Canadian forces had been in the UK for years; they had already lost some of their best men in the ill fated Dieppe raid of 1942, and were more than keen to play their part in what was to come...
The 3rd Canadian Division was selected to land on Juno Beach, mid way between the two British beaches and some way from the Americans. Over the course of 6th June 1944, 15,000 Canadian troops, supported by specialist armoured units were to land on an 8 km stretch of Normandy beach. Although there were losses, the Canadians were able push inland and their advanced forces got further than any of the Allied troops by nightfall.
The Liberation of Europe had begun, and now, the Juno Beach Centre at Courseulles-sur-Mer tells the story of Canada’s participation in the war, from the earliest days, to liberation and the surrender of the German forces in May 1945. All three services are represented, and the Centre is staffed by student guides from across the country.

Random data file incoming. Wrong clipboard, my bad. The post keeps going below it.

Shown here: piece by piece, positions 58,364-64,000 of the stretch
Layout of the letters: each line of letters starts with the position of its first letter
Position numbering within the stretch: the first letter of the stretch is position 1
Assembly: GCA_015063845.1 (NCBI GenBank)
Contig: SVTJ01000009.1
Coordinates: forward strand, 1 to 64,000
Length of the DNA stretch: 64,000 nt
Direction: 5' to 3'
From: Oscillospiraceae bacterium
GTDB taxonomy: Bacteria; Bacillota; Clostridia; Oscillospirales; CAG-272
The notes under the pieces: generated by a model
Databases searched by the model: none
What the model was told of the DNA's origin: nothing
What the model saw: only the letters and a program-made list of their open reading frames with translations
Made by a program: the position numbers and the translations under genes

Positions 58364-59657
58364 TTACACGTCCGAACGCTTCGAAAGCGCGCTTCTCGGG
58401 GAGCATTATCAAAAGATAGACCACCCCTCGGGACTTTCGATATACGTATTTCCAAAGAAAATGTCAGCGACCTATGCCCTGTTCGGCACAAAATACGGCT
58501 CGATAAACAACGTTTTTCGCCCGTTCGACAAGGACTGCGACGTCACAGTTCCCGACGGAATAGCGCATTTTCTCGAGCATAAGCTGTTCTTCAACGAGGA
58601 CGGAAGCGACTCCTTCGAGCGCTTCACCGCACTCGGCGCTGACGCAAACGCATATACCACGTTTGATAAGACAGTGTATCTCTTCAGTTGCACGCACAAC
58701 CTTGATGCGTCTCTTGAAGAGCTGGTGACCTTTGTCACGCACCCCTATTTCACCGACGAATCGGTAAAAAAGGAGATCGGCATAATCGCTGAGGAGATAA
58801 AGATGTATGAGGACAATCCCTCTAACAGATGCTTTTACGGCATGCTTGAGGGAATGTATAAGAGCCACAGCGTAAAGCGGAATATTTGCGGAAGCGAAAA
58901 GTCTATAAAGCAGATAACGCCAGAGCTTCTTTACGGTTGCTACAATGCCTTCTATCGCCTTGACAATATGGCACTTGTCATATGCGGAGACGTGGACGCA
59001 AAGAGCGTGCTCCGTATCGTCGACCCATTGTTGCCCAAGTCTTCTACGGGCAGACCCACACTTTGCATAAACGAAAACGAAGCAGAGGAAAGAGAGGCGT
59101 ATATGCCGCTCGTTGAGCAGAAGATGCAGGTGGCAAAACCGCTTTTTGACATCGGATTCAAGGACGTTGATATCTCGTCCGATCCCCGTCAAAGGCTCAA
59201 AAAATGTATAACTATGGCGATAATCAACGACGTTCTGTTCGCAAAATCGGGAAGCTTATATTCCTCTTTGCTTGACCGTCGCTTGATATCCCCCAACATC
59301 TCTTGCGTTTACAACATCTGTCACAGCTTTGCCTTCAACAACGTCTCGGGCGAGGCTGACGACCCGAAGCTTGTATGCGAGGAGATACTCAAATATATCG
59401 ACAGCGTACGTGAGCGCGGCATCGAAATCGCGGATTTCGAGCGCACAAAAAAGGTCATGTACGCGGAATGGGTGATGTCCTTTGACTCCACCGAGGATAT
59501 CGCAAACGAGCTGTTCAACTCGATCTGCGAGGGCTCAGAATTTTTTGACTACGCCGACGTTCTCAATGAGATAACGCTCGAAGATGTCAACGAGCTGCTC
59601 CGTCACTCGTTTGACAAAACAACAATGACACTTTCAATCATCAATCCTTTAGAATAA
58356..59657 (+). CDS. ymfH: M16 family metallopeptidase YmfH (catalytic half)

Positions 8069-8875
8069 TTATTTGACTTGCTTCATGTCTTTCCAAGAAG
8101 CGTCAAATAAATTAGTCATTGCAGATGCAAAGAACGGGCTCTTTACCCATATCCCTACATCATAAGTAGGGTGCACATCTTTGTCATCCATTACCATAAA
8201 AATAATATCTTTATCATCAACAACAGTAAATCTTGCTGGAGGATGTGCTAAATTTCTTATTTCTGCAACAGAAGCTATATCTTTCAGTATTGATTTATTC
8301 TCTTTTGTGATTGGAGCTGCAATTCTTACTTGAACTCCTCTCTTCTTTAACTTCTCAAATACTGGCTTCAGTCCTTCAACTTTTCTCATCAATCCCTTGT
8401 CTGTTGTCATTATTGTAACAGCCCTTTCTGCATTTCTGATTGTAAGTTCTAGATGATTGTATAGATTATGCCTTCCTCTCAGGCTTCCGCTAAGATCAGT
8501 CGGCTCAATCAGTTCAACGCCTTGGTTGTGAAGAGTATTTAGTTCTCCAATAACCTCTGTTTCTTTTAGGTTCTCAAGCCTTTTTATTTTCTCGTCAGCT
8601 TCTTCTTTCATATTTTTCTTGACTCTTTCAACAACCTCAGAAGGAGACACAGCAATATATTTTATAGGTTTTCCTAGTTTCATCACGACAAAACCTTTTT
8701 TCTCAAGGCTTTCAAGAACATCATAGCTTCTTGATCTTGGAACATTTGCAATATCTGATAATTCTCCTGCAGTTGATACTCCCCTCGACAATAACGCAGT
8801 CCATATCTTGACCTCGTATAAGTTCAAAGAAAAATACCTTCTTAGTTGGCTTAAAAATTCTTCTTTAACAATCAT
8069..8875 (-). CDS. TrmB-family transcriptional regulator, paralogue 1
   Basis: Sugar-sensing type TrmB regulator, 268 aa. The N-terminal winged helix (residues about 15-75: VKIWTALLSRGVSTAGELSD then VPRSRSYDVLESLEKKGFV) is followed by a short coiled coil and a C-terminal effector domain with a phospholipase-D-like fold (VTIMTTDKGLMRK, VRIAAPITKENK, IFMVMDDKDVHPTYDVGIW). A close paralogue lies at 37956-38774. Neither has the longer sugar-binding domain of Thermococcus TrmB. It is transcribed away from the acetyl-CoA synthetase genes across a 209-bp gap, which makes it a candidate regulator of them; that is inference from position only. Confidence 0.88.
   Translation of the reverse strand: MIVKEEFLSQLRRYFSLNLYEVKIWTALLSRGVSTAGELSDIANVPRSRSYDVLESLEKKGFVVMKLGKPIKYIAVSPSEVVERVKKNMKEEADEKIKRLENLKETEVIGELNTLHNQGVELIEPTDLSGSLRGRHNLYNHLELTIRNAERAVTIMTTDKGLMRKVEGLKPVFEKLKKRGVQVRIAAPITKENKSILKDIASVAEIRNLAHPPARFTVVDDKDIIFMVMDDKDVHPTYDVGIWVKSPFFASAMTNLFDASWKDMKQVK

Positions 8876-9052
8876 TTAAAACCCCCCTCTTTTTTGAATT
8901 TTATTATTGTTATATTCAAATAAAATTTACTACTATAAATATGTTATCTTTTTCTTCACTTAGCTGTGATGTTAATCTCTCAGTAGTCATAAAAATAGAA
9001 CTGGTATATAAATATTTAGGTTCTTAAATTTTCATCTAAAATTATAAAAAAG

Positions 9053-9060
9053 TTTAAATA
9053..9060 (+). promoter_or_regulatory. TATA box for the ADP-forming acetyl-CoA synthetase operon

Elsewhere throughout the Normandy countryside, there are plaques and memorials to the Canadian regiments who fought as part of the liberation, two beautifully maintained military cemeteries and a lasting remembrance amongst the Norman people of these soldiers, some of course, who could speak French!
You can experience the battlefields Canadian soldiers gave their lives on during the First and Second World Wars first hand on our Canadian Battlefield Tour.